This book is yet another historical romance whose historical accuracy rates
poorly. If that doesn't bother you, then the rest of the book is probably perfectly entertaining - a story of an illegitimate sculptor who, when working on a sculpture of the latest heiress (an American), finds her more interesting than he had expected. However, if
to you setting a book in a particular historical time means that it ought to be congruent with that time, Stroke of Genius disappoints. I couldn't separate my knowledge of behavior then with what
goes on in the story - meaning it all feels terribly inauthentic.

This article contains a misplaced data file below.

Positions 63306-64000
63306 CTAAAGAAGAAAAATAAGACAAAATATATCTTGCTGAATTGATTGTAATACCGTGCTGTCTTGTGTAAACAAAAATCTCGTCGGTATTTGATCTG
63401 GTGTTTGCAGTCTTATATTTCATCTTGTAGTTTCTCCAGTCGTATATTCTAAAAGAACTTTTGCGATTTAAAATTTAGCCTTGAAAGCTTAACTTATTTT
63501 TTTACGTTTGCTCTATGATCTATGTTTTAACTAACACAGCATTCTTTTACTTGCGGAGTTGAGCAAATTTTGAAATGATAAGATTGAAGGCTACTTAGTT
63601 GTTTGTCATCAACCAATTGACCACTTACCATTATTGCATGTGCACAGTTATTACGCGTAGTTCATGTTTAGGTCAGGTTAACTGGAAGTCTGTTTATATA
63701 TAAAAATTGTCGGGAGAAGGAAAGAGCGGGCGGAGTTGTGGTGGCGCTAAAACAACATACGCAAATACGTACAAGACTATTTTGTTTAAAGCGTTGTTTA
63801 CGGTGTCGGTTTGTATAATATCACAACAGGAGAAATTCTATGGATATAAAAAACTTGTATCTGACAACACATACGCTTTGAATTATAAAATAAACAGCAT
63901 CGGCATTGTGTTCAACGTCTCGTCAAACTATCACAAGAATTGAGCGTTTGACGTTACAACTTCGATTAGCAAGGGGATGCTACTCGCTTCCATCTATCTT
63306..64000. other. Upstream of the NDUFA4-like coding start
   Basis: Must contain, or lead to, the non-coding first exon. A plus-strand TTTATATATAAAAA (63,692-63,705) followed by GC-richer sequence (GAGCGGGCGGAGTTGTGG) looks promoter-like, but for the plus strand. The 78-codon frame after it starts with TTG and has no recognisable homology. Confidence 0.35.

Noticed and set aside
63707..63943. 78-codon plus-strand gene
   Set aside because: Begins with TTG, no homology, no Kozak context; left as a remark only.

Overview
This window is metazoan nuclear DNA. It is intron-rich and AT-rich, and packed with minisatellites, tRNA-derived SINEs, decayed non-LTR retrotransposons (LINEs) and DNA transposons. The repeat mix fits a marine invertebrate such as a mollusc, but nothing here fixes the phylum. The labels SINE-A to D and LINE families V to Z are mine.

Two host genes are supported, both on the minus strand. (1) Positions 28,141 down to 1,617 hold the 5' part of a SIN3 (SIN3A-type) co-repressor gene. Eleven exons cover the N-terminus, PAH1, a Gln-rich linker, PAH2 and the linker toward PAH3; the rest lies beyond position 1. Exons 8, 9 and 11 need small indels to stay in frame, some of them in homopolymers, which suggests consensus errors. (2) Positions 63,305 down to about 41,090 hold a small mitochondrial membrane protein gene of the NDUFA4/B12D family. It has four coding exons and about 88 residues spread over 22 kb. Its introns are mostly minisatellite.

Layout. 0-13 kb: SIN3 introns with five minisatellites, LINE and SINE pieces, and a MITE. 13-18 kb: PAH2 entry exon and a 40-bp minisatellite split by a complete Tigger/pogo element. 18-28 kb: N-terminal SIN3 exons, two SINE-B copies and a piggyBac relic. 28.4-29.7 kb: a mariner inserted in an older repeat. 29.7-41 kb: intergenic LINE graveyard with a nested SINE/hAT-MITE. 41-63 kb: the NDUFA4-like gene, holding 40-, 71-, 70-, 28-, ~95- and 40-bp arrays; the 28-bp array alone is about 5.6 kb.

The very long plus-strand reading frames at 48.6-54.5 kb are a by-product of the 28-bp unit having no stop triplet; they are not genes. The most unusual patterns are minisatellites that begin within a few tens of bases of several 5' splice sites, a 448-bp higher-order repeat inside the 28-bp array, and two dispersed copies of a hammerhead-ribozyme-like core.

The romance between Crispin Hawke and Grace Makepeace also
comes across rather woodenly. Grace's 21st-century behavior with Crispin means that the romance progresses
far faster than might actually have occurred during that time, but the author
doesn't ever really show a genuine connection of minds between the two while
using some awkward plot devices, such as Grace being invited to a house party in the country,
with Crispin consequently being invited so that he can continue with the sculpture. Really? Would anyone apart from Grace's mother care that it would be delayed a week if Crispin didn't come?
The very end of the tale picks up a little as we learned more about Crispin's
family, too late. The impression gained from this book overall is a passable story set in the wrong historical era for the characters' behavior.